What a lovely tour around Saratoga Springs. I have only been there once, and then, of course, I spent most of my time at the track, and at the auction across the street. It was one of my most memorable vacations. From your photo tour, it looks like I'll have to go again, just to see what else besides horses are there.

Happy Thanksgiving to you and your family!

Jens said...

Jackie --- My gratitude for this Thanksgiving post that reminds so well of our visits to Saratoga Springs. Those visits were in summer and so there was not the snap of late Autumn air, but at any season it is surely an extraordinary pleasure to explore the town's charms.

hikeagiant2 said...

I do enjoy the way you savour the sublime - the detail and the moment! We visited Saratoga Springs several years ago - speaking of enjoying the serendipitous, it took us two days to get there from New Haven, CT area - our hotel was right on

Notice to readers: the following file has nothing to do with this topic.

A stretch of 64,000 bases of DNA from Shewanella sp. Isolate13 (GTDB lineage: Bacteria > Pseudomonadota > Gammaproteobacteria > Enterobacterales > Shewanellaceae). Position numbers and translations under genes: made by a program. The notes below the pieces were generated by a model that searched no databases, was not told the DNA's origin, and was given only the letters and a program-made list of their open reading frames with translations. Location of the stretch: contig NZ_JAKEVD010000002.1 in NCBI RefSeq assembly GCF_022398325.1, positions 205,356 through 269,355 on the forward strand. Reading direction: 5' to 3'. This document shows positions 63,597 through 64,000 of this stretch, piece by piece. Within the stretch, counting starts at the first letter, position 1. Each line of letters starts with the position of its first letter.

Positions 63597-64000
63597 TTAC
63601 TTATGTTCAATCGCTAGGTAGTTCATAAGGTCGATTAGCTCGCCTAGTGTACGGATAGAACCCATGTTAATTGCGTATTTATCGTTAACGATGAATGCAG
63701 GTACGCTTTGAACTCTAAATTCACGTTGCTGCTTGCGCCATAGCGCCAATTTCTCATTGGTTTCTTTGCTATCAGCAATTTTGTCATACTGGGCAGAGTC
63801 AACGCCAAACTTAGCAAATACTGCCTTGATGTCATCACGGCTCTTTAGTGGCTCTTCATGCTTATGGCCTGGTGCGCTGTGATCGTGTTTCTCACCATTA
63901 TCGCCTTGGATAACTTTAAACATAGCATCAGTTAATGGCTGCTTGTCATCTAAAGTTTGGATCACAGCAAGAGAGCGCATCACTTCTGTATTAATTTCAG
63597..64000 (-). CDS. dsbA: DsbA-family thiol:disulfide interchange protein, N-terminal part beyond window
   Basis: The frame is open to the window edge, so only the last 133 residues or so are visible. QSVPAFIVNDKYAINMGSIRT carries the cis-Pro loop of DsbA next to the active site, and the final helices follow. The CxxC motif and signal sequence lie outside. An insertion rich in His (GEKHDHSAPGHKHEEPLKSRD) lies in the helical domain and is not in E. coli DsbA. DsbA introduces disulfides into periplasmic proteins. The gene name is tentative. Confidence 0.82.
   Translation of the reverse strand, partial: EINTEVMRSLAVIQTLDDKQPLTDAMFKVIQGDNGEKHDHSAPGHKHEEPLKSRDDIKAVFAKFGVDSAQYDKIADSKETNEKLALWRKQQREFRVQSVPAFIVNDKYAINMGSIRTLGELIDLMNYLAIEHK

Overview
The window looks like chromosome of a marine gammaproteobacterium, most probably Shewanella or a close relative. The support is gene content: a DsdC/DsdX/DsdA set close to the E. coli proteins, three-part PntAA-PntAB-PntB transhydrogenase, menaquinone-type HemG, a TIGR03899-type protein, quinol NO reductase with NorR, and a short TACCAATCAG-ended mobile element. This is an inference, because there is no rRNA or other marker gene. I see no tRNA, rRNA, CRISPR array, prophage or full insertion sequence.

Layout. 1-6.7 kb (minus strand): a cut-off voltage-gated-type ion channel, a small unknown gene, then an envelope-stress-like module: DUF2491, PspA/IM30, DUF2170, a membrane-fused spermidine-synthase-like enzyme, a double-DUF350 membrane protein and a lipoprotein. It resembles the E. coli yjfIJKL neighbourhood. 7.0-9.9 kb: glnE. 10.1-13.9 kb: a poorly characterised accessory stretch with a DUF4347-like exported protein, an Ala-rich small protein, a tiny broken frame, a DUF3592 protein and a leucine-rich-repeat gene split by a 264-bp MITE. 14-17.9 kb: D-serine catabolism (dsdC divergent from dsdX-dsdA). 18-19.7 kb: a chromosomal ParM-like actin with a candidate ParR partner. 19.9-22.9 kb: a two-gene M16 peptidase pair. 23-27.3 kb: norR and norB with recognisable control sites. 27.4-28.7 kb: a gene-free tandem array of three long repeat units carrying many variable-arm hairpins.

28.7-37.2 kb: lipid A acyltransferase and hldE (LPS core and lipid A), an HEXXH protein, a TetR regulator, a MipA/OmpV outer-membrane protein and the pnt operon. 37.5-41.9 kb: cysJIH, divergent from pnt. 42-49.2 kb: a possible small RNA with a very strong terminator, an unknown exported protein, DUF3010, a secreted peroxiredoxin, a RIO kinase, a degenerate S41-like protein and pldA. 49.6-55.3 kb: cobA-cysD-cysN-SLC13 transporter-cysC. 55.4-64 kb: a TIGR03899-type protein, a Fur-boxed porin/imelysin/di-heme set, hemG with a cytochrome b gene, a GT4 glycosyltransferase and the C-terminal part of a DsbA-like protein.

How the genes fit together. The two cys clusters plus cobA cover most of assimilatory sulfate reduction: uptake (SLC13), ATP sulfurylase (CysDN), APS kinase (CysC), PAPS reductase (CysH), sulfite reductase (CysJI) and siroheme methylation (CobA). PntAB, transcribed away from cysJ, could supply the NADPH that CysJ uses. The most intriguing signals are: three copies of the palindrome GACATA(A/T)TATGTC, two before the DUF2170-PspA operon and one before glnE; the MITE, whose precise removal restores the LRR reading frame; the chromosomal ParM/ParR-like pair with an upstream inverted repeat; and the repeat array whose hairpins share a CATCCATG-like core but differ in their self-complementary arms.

Broadway - breakfast each morning 'on the piazza' - besides the obligatory visit to the race museum (not the week for racing) we enjoyed the offerings of the Lincoln Spa. A delightful few days! Thanks for your delightful blog!

Woodswalker said...

Hi June, when did you live here? Your comment about it being a fun place to LOOK AT is right on, since only the very wealthy can afford to buy homes here any more. Luckily, we arrived in 1970, at the depth of Saratoga's decline, and were able to buy a big in-town house for a ridiculously low price.

Yes, Louise, you must come back and discover the other parts of Saratoga. The track is an important part of the town, but only a part -- although the money it brings to the city in August allows us to have the kinds of shops and restaurants we would not have otherwise.

Jens, I hope you feel a bit inspired to come back for a visit. We miss you.

Thanks, hikeagiant2, for your gracious comment. I'm glad you enjoyed your Saratoga visit. One of the city's greatest charms is that it offers many of the joys of urban living while being located just minutes away from genuine woodsy and mountainous wilderness.

June said...

I'm back very late to answer your question. Sorry.
I never lived in Saratoga proper, but in the Town of Milton. We moved away in the 1960s when I was not yet in my teens. I mourned for a long, long time.

Mary Ellen Ryall said...